It was roughly two years ago when JayBiz LeFresh and I realized a sad truth that I think, escapes most people. It is getting increasingly difficult to find real critical writing on the music that fuels “Underground Music” DJ sets. Predatory DMCA requests destroyed the best music blog aggregator the world ever knew, Elbo.ws. Then we watched the demise of another major critical voice when, even though it was owned by one of the most powerful music publishers in the world, RDRD LBL closed their doors. By the time we finally decided to pull the trigger EVERY major blog was affiliated with one of a handful of blog networks. Today there are only three such networks remaining. Complex Media, Town Square Media and the EDM.com Network. The bloggers that were lucky enough to find themselves on the “right side of the fence” saw their numbers explode. Every Hypem (Hype Machine) affiliated blogger watched their “web-hits” take off and suddenly they were swamped with feature requests because without Elbo.ws, Hypem became the sole, centre of the music blogging universe. This COULD HAVE been a good thing. In my opinion one of the few positives the old “Major Label” system had, was that it set a “quality standard” for the entire music industry. Unfortunately the centralization of online music criticism failed to do much more than give certain bloggers an unfair advantage that they proceeded to squander. In order to maximize ad revenue it was easier to copy and paste in coming press releases then it was to write actual reviews. Music journalism was dying and we, as long term lovers of the art form had to jump in and try to save it. But we weren’t alone. Even though they found themselves on the (let’s call it) “potentially more profitable” side of the fence DAD (Do Androids Dance) actually cared about music journalism. Day after day they produced some of the best music journalism the internet has seen and I would be remiss if I didn’t admit that I was secretly jealous of fellow Canadian Blogger Walmer when he was taken into the fold of DAD.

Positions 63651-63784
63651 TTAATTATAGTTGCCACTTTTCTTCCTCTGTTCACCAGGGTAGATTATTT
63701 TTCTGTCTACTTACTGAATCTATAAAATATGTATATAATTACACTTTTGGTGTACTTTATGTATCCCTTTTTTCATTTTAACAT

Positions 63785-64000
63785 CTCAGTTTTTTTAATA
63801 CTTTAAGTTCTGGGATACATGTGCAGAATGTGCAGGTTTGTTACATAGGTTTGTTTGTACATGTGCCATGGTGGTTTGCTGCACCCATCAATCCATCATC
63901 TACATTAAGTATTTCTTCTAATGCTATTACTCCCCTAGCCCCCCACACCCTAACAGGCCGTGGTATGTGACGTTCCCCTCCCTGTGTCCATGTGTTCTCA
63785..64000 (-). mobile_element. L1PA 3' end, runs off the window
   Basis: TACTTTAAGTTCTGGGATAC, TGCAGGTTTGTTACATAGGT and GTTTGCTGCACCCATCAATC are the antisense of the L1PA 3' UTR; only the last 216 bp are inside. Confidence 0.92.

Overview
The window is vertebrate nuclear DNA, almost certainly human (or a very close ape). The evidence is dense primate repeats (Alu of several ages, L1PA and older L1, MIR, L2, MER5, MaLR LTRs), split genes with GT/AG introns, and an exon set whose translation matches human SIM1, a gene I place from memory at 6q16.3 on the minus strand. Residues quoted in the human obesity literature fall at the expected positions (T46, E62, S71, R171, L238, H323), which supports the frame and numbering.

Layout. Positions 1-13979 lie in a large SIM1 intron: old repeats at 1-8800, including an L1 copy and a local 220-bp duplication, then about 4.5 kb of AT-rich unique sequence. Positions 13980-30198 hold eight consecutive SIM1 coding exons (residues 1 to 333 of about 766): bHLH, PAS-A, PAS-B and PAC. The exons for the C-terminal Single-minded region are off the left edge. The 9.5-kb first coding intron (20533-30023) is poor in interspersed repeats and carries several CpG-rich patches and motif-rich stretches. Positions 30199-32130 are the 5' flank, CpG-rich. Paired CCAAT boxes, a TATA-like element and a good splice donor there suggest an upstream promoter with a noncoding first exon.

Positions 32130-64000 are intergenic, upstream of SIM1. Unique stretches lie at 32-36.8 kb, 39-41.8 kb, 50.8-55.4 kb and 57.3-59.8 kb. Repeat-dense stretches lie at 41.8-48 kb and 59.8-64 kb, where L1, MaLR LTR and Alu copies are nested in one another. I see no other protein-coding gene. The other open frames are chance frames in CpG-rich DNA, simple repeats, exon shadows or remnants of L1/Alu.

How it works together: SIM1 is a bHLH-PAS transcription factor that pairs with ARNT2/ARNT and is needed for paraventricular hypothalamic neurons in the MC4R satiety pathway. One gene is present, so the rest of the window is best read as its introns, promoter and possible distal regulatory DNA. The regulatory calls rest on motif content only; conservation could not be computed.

Being a good music blogger requires a lot of digging through the deep corners of the Internet to discover music that was over-looked by other bloggers in order to find the next “big thing”. We want to be the best bloggers we can be, so it should be no surprise that we spend a lot of energy doing just that. Sometimes we get beat to the punch, and the article that did so, is so well written we choose not to post our own piece on the subject. “Nine times out of ten” that article was written by someone on the DAD team or posted on DAD. Online music journalism and critique will be forever changed by the work these fine human beings did as part of Do Androids Dance.
I guess we should have seen the end coming. Writers of that quality need to be paid and ad revenue for music blogs isn’t what it used to be. Recently they sold their business to Complex in what I suspect was a last ditch effort to save it from total collapse. But that only served to delay the inevitable, last week, on Friday the 13th of February, word reached me that Do Androids Dance was no more.
You will be missed but not forgotten. Those of us who believed in your work will carry on your mission to provide substantive and meaningful discourse on contemporary, underground music.